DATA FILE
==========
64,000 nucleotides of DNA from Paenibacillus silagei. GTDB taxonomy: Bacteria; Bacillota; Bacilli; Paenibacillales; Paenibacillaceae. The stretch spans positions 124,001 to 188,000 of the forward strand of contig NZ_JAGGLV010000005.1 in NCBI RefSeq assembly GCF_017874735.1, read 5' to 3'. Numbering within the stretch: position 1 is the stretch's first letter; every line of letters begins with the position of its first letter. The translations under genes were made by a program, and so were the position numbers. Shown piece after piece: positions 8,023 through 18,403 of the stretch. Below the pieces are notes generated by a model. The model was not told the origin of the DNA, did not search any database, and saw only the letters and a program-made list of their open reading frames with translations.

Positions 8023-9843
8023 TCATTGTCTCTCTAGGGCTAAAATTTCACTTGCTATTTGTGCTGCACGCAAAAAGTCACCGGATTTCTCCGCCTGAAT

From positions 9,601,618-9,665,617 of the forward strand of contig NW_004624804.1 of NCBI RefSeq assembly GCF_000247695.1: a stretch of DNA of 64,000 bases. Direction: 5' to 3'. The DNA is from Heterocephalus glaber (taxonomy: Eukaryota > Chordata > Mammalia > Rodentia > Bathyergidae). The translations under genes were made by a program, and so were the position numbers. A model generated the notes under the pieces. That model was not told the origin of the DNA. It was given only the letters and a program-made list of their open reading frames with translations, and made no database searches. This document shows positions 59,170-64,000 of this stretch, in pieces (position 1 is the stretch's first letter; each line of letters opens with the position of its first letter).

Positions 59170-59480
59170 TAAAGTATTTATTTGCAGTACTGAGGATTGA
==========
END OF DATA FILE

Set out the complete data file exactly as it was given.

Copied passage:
64,000 nucleotides of DNA from Paenibacillus silagei. GTDB taxonomy: Bacteria; Bacillota; Bacilli; Paenibacillales; Paenibacillaceae. The stretch spans positions 124,001 to 188,000 of the forward strand of contig NZ_JAGGLV010000005.1 in NCBI RefSeq assembly GCF_017874735.1, read 5' to 3'. Numbering within the stretch: position 1 is the stretch's first letter; every line of letters begins with the position of its first letter. The translations under genes were made by a program, and so were the position numbers. Shown piece after piece: positions 8,023 through 18,403 of the stretch. Below the pieces are notes generated by a model. The model was not told the origin of the DNA, did not search any database, and saw only the letters and a program-made list of their open reading frames with translations.

Positions 8023-9843
8023 TCATTGTCTCTCTAGGGCTAAAATTTCACTTGCTATTTGTGCTGCACGCAAAAAGTCACCGGATTTCTCCGCCTGAAT

From positions 9,601,618-9,665,617 of the forward strand of contig NW_004624804.1 of NCBI RefSeq assembly GCF_000247695.1: a stretch of DNA of 64,000 bases. Direction: 5' to 3'. The DNA is from Heterocephalus glaber (taxonomy: Eukaryota > Chordata > Mammalia > Rodentia > Bathyergidae). The translations under genes were made by a program, and so were the position numbers. A model generated the notes under the pieces. That model was not told the origin of the DNA. It was given only the letters and a program-made list of their open reading frames with translations, and made no database searches. This document shows positions 59,170-64,000 of this stretch, in pieces (position 1 is the stretch's first letter; each line of letters opens with the position of its first letter).

Positions 59170-59480
59170 TAAAGTATTTATTTGCAGTACTGAGGATTGA